Winter in Spain
Visiting Spain in winter? What’s there to do?
If you didn’t realise, it does snow in Spain and it is
more mountainous than any other European country which makes ideal for a skiing
holiday. For instance, you just can’t beat the Pyrenees and there are ski
resorts right along the Spanish-French border. There is also the added novelty of
being able to go skiing, and sun yourself on the beach in the same day – the
Sierra Nevada is perfect for this.
One drawback Spanish summers, at least for the Spanish, is
that many businesses close as the staff and owners head for cooler parts of the
country. What this means is that some of the best restaurants open in the
winter. Away from restaurants, special events and art exhibitions are also
closed during the summer months, and for the same reason.
Very much like most other countries, the temperatures can
vary depending on the part of the country. For instance, some parts of Spain
can be unbearably hot in the summer with temperatures in some areas frequently
rising above 40 degrees Celsius (100 degrees Fahrenheit) – this is especially
true in Seville and Madrid.
Winter temperatures are more reasonable, and toward the centre and the north of the country, it can be very cold. Andalusia though is mild, pleasantly so, right through the winter months.
Winter events in Spain start in December, but traditional
sweets such as turron and marzipan begin to appear in stores and supermarkets
As you might expect, the winter months in Spain are pretty
dominated by New Year and Christmas but there are other events happening too.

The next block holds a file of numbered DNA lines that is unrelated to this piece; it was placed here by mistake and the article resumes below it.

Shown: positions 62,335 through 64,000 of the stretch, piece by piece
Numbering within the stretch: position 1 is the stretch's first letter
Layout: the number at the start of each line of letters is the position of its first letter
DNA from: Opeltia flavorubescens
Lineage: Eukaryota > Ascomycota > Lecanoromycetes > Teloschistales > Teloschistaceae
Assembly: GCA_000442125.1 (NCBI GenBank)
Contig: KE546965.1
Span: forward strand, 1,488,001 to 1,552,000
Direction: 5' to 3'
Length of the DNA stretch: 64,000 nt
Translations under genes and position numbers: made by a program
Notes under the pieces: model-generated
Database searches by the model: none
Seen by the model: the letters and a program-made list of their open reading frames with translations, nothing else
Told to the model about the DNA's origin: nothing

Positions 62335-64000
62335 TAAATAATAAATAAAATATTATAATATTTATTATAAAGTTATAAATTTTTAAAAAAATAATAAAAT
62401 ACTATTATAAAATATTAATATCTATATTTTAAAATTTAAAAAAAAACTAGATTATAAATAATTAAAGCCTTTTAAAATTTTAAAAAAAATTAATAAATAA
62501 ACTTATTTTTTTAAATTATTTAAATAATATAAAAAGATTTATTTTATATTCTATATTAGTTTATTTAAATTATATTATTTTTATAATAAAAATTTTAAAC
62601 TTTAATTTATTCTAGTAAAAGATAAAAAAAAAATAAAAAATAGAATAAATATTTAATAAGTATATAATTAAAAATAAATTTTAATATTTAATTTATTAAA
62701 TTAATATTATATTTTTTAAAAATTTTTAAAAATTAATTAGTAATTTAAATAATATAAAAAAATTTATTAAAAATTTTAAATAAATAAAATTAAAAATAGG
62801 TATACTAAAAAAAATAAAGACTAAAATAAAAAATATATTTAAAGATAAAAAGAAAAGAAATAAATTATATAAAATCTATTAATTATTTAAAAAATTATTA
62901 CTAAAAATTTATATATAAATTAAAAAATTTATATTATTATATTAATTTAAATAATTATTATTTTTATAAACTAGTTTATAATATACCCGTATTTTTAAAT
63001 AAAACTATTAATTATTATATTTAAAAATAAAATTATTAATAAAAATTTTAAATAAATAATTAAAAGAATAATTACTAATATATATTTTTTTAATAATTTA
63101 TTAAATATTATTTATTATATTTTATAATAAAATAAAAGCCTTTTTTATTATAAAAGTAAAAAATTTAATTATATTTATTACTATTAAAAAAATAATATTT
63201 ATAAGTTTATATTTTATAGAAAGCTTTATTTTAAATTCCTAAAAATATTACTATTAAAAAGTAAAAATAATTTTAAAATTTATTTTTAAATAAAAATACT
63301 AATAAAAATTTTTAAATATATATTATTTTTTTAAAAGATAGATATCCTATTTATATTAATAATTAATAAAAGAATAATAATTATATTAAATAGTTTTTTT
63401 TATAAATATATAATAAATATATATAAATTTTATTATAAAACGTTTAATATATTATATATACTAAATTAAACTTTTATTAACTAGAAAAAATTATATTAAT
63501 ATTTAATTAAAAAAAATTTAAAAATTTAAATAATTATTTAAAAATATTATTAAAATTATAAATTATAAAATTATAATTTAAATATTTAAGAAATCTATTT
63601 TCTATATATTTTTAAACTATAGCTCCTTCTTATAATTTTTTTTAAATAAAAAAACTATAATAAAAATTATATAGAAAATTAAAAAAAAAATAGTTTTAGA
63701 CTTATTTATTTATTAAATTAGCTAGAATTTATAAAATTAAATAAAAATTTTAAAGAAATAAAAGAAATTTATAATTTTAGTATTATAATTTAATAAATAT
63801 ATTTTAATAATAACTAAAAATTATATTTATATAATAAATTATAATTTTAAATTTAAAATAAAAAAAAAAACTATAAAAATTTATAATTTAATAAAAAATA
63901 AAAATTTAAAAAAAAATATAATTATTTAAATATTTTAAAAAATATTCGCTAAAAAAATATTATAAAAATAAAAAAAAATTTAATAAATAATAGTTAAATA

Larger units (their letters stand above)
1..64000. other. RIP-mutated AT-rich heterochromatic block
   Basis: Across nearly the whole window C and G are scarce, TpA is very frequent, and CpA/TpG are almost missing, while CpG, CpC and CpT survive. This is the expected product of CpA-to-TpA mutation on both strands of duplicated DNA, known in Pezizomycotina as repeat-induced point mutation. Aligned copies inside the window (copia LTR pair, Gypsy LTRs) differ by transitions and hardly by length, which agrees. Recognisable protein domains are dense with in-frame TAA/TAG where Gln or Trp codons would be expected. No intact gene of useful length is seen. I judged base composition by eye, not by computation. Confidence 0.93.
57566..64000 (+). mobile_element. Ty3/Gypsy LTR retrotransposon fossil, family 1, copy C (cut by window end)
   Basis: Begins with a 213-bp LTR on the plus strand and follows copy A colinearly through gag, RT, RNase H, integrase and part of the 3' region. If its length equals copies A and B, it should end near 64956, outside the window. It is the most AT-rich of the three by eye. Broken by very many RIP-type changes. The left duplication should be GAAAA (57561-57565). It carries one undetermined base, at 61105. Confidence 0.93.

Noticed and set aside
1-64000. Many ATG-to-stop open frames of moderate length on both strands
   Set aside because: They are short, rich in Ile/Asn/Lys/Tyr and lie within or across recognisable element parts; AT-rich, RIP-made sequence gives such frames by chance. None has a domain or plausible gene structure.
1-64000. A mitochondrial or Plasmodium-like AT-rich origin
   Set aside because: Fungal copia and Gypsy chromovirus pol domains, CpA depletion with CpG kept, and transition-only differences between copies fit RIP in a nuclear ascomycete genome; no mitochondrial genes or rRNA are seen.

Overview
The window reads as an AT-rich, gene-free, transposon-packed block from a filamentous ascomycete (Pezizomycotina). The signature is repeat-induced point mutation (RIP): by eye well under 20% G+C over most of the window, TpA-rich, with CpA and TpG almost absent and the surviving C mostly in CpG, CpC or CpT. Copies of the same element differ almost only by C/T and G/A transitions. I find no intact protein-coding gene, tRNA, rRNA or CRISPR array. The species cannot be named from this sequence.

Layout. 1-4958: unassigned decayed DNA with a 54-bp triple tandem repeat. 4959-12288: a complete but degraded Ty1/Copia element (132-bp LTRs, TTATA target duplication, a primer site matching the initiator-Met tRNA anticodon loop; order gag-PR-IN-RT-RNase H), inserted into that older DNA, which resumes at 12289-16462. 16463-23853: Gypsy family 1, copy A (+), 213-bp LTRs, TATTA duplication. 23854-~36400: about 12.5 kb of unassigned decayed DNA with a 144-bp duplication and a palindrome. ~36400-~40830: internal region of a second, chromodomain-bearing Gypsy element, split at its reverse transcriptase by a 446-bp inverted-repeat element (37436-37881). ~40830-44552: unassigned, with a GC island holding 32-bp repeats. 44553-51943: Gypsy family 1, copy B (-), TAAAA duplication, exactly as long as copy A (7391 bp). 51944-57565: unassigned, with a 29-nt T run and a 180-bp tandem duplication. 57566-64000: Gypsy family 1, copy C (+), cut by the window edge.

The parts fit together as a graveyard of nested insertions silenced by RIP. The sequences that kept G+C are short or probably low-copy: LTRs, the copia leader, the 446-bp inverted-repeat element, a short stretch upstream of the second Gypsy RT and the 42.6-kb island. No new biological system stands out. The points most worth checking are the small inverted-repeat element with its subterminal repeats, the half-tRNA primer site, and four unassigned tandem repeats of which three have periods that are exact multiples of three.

Religious services and celebrations run from the middle of December through to
early January. If you fancy your chances, there is the multi-million euro
lottery too. Amazing food, breathtaking nativity scenes and possibly one of the
biggest New Year’s Eve parties you will ever see.
In February there is the Sitges carnival, which is the
most important event of the month. It is also the biggest in the whole of Spain
and you can expect lots of colourful costumes and, naturally, drinking. The event
is not always in February though, so it’s worth checking dates first if you
want to experience it.
February also plays host to one of the more important
flamenco festivals in the country. The Festival de Jerez is held in Cadiz, and
normally runs a couple of weeks.
Airfares and hotel prices in Spain are normally lower in
the months, as there are fewer tourists, so it is worth keeping your eyes
peeled for good deals.
Also, January is by far the coldest month in Madrid (and most of Spain), so be sure to pack warm clothes too if you do plan on visiting.